Posted March 18, 2010 3:25 pm by with 3 comments

Tweet about this on TwitterShare on LinkedInShare on Google+Share on FacebookBuffer this page

Remember like 10 years ago when the “cool” thing to do was WebTV? A computer on your television set, with a keyboard and a mouse that worked (sometimes) with no wires?! Okay, so it was never really that cool—maybe watching TV and computing simultaneously hadn’t been invented yet—and yet Google is partnering with Sony to bring the Internet back to the television.

Right now there are a few set-top boxes that offer access to limited Internet content. Google & Sony’s box, with the Android OS, would allow users to access the full Internet, possibly with apps for popular sites like Twitter and Picasa, according to the New York Times.

Google and Sony have already tapped Logitech to make some auxiliary devices, including a remote control with a mini keyboard. Isn’t it great? All the inconveniences of your other devices—the tiny keyboard on your phone, the constant distraction of the Internet and the mind-numbing power of the tube—combined into one ultimate time-wasting device. (YouTwitFace?)

And before we all start begging that this is a joke and not seriously what Google’s planning to pursue next, apparently this project is several months under way. (But knowing the business world, that probably means they’re still in the paperwork stage, if they’ve even got that far.)

(In case you were wondering, WebTV was purchased by Microsoft and eventually rebranded as MSN TV. While they continue to support existing customers, Microsoft finally gave up on selling the hardware last year.)

What do you think? Are all things old new again? Or is this another money pit for companies that really don’t need it?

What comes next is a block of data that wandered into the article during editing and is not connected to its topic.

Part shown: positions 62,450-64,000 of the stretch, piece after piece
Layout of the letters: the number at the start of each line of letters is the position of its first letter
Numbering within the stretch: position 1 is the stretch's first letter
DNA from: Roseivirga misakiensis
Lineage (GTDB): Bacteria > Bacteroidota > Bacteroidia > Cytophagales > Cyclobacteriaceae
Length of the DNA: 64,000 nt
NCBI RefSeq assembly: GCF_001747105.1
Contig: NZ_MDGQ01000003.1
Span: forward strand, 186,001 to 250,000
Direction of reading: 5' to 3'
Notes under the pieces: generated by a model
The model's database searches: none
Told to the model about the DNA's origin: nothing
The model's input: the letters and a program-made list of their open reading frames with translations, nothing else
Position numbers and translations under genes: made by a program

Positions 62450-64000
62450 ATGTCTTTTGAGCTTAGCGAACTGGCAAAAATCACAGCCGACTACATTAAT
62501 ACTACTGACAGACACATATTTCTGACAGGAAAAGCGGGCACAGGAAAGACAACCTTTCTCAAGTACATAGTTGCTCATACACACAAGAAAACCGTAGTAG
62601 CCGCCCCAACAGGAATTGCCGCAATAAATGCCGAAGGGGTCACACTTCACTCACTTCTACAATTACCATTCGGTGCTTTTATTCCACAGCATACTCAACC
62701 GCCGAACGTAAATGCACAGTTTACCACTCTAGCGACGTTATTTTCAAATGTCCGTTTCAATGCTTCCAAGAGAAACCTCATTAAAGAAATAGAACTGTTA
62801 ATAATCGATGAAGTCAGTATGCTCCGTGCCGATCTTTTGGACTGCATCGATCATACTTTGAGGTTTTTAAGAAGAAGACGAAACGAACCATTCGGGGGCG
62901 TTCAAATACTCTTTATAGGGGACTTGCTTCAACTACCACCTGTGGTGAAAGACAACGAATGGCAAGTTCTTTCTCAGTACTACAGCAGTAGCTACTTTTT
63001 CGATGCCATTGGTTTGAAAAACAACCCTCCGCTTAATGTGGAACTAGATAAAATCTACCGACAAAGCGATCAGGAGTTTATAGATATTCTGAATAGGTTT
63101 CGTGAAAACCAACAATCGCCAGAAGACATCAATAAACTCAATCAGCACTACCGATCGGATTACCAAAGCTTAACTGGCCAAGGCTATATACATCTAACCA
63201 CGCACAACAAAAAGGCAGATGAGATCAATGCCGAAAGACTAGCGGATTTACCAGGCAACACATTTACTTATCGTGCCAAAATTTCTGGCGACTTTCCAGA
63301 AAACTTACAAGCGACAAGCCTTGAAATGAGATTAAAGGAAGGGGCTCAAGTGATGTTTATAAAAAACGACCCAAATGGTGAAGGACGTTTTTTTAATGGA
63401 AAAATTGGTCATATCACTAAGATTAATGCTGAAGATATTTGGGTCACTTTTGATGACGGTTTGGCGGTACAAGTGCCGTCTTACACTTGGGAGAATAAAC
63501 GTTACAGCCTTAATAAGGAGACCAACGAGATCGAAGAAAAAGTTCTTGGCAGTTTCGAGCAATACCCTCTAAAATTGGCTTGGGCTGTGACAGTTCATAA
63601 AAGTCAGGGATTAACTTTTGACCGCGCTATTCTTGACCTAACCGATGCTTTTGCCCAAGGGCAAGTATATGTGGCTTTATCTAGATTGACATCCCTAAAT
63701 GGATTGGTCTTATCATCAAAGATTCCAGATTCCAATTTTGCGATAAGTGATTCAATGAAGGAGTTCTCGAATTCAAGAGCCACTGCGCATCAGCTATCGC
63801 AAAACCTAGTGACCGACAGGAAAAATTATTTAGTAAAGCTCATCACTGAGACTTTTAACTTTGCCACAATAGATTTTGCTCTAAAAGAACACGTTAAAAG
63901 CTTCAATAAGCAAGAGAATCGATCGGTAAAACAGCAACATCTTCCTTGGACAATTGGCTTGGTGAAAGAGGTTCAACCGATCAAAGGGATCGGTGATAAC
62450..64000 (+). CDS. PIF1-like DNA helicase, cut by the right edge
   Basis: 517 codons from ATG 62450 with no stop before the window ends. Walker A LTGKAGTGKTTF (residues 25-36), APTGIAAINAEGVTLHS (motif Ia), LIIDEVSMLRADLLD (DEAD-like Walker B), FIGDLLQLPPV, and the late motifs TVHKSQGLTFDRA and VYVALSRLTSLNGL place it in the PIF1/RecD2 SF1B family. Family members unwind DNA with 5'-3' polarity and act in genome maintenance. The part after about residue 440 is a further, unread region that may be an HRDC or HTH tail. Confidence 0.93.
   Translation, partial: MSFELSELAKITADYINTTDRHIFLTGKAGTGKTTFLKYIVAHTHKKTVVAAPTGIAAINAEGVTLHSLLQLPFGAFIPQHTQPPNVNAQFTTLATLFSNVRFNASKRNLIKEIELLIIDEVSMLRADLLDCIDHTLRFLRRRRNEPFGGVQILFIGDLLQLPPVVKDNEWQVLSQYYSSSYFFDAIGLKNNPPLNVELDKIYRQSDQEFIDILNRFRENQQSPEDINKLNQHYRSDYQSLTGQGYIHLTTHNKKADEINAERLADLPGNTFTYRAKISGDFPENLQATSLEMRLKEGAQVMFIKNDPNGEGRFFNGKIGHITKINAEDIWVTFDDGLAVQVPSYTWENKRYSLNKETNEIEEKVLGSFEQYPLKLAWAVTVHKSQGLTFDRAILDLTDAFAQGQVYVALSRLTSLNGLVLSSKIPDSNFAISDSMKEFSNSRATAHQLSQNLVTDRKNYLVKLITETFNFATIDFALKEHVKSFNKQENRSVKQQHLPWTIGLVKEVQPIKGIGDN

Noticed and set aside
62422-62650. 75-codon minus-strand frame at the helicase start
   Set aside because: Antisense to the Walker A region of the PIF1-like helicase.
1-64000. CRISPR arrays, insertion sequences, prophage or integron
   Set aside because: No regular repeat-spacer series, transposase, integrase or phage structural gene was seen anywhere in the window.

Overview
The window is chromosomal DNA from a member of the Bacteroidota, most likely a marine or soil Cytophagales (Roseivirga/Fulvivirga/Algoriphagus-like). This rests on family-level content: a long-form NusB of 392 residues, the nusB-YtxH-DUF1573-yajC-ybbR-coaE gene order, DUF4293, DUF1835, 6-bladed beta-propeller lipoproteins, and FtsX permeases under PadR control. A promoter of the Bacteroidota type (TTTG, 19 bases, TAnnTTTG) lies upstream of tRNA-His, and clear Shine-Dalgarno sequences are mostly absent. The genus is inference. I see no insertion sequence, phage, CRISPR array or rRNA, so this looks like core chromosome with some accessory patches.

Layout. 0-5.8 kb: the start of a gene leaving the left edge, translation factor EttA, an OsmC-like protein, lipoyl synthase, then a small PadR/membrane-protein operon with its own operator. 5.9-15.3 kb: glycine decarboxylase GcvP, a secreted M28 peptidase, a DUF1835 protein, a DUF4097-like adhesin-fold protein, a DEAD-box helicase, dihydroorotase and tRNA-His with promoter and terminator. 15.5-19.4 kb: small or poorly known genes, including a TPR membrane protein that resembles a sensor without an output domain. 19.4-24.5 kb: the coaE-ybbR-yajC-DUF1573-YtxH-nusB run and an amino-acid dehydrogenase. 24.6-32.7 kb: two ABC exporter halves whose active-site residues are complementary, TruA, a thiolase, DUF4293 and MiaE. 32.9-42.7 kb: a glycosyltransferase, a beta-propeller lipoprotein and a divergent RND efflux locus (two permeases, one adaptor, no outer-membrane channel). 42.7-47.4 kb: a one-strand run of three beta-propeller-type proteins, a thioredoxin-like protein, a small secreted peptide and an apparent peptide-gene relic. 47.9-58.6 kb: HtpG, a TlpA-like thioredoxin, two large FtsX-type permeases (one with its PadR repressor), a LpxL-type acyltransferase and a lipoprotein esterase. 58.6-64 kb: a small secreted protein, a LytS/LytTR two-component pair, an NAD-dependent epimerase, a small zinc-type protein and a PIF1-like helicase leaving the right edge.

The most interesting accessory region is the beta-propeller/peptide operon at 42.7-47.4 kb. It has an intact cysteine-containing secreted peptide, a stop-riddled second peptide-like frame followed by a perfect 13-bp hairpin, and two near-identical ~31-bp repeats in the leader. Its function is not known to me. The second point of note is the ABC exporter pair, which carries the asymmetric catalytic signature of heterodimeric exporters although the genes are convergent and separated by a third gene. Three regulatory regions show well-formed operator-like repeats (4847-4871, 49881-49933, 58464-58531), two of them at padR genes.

• I’ll be wating for this! If those guys put their heads together then we’ll see some great stuff soon.
    Google, Sony, Logitech

  • The truth is that the idea of Web TV was sound. It was probably too ahead of the market at the time and poorly managed thereafter.

    The very idea of having a centralised media system is everything in the future and I imagine it will rebirth shortly

    Interestingly Apple TV is hardly as success though… but if a major content provider got together with a manufacturer – then the game would be on

  • I’m afraid old recipes goes out again. But when we see actors as Google enter in TV fields, we can be sure it’s more than a tip. Actually, problem was wired and connections in households, that made some failed in such MS mediacenter uses. But with xDSL and cable power rising up, new abilities can be covered, like HD, 3D and live games.
    Manufacturers like Sony always dream to go into contents value chain, like a worm in the fruit of selling more and adding value to their TVs. As wires followed, and contents dropped everywhere (mobile, house, catchup, VOD….), contents providers, with the shadow of piracy everywhere, try to seed their production to hold exclusivity, in “all-in” bright electronic products new features. THAT is new, that manufacturers, after set top boxes, TV and other devices, build now “all-in-one” systems, making them accessible to pay and free contents. The problem for Google is to reach critical size to make a real other choice in OS, spreading Android to mobile, web, any device it can invade, and now set top box.
    It’s another step to convergence toward content and social TV…
    .-= Laurent Blondeau (evidencesx)´s last blog ..Extinction Time Line and Time Warps: do we have to wait a new beginning? =-.